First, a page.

Bridgehampton Parents Continue Fight for Transportation to McGann-Mercy High School

Posted on 06 February 2013

By Amanda Wyatt

A campaign led by three mothers to obtain transportation for their children to Bishop McGann-Mercy High School in Riverhead from the Bridgehampton School District appears to be gaining momentum.

For the past nine months, Bridgehampton residents Rachel Kelly, Tara Hagerman and Mary Ellen Gazda have sought to persuade the board of education to provide busing to McGann-Mercy High School, the closest Catholic high school to the South Fork.

Currently, the district is bound by law to bus students to private schools anywhere within a 15-mile radius of the Bridgehampton school district. But since McGann-Mercy is located six miles beyond that radius, the district cannot transport students there — unless the voting public chooses to extend the limit.

At last Wednesday’s board meeting, the three mothers delivered a petition — signed by over 106 district residents — requesting the board to initiate a proposition on the May ballot to extend the limit from 15 to 25 miles.

“Please help our children get the Catholic education they deserve and have worked so hard for,” Kelly said at the meeting.

While the board did not make an official decision, some members seemed inclined to move quickly on the matter and asked board attorney Tom Volz what their next step would be.

“If the board is inclined to put a proposition before the voters, it would act to do so and it would go on the [legal] notice that calls your May election to order,” said Volz, noting the advertisement would have to go out 45 days prior to the vote.

He recommended the board put together the legal notice for the election, including any proposition it may make on busing, for approval at its February 27 meeting.

For Kelly, obtaining transportation to McGann-Mercy is a particularly pressing concern; her daughter, Rose, is about to graduate from Our Lady of the Hamptons (OLH) in Southampton, which provides education from pre-kindergarten through eighth grade.

Hagerman — who attended McGann-Mercy herself — has a daughter, Laura, who is in sixth grade at OLH.

“I love Our Lady of the Hamptons and I love Mercy. I just feel like [Laura] gets a great education for her mind and soul,” she said in an interview.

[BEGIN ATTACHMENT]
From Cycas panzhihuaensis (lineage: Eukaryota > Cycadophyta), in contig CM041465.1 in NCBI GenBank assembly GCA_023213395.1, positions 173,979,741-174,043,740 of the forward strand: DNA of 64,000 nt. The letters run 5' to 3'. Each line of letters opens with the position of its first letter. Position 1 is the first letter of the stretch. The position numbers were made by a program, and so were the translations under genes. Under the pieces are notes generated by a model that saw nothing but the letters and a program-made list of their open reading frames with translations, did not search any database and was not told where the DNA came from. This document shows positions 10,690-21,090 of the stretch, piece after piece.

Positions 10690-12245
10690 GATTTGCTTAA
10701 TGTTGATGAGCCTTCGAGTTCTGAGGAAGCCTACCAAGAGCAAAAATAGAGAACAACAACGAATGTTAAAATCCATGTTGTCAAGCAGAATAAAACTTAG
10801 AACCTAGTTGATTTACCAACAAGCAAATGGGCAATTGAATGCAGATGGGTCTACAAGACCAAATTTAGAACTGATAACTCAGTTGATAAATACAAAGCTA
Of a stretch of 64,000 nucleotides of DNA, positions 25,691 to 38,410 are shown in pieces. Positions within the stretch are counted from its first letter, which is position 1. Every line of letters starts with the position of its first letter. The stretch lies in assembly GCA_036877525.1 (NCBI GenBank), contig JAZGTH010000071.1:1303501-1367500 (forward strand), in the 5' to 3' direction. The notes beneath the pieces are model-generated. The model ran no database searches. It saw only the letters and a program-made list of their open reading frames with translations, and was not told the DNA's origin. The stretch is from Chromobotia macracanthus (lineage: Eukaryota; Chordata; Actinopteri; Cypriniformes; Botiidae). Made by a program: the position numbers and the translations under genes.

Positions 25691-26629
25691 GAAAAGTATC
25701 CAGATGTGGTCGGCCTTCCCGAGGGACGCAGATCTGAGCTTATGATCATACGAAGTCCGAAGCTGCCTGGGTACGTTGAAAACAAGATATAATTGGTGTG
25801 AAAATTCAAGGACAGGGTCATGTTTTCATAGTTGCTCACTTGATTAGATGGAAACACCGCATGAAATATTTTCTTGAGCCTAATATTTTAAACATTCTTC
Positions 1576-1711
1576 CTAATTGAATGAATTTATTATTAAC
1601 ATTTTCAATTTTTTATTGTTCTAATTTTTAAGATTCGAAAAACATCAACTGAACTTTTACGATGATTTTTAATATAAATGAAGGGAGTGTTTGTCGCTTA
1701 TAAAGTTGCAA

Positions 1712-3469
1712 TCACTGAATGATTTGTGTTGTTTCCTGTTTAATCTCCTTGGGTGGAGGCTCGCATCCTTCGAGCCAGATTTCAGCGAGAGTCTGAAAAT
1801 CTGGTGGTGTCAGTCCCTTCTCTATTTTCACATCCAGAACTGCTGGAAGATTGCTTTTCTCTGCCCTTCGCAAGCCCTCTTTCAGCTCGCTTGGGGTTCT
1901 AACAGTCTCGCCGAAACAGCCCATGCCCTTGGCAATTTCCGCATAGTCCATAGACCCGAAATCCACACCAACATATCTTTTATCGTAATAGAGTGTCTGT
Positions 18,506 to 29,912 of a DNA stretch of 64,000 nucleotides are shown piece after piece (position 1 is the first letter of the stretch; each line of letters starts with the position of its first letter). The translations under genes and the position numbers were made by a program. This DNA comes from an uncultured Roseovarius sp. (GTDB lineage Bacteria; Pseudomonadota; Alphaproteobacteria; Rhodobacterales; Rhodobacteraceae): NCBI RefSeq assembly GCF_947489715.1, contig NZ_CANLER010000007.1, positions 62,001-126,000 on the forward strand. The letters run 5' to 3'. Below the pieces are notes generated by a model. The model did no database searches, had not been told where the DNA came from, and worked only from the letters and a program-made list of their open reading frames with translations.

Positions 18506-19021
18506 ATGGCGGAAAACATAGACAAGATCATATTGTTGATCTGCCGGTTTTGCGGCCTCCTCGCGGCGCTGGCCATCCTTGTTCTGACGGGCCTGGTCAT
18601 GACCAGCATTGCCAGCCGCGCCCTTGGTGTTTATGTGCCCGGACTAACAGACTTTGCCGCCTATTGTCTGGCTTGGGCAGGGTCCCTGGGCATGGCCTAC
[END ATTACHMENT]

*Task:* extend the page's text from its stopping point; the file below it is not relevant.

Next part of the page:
Gazda’s two children — Margaret, age 12, and Jimmy, age nine — attend OLH, as well. Growing up in North Haven, Gazda and her siblings attended Catholic schools. She remembered her older brother, who just turned 60, would have to hitch a ride with a friend to Hampton Bays every day just to catch the bus to McGann-Mercy.

“I think my mom had such an ordeal with trying to get him to the Catholic high school that the rest of us just went to Pierson,” she said.

All three mothers noted that they had received overwhelming support from their relatives, friends, fellow churchgoers and acquaintances, some of whom had encountered similar problems when trying to attend McGann-Mercy.

“They all knew where we were coming from,” said Hagerman. “They were sympathetic and were very happy to sign the petition.”

“It is something that we’re hoping the taxpayers understand and vote for, because this area needs this transportation,” said Kelly.

She pointed out that the issue at hand was not necessarily a religious one.

“We live in such a unique area…This is about living in a community that has one road going in and one road going out, and not many choices out here. It’s about choice. It has nothing to do [with] religion…It’s about the children in the district,” she said.

Kelly added, “We pay our taxes to this school and we don’t ask anything from it.”

At the same time, the request for busing comes just as Bridgehampton School is looking into ways of “whittling down” the budget.

When asked in an interview how a bus to McGann-Mercy would affect the budget, Nicki Hemby, board of education president, said: “Budget time is never an easy one for anyone, and with our tax cap of two percent and our recent reduction of state aid of $50,000, our administration is constantly looking at ways to be creative with funds. Every expense at this point is a strain on the budget.”

Still, “it is taxpayers’ money, so the taxpayers will decide if they would like to take this cost on. Then it is our job as a board [to] figure out how to make it work,” she said.

But as Hagerman noted, even if they are unsuccessful this time around, “we are not going to give up.”

Gazda agreed: “For us, another school just isn’t an option, so that’s why we’re working together to try to figure this out. No matter what, our kids are going to Mercy for high school.”

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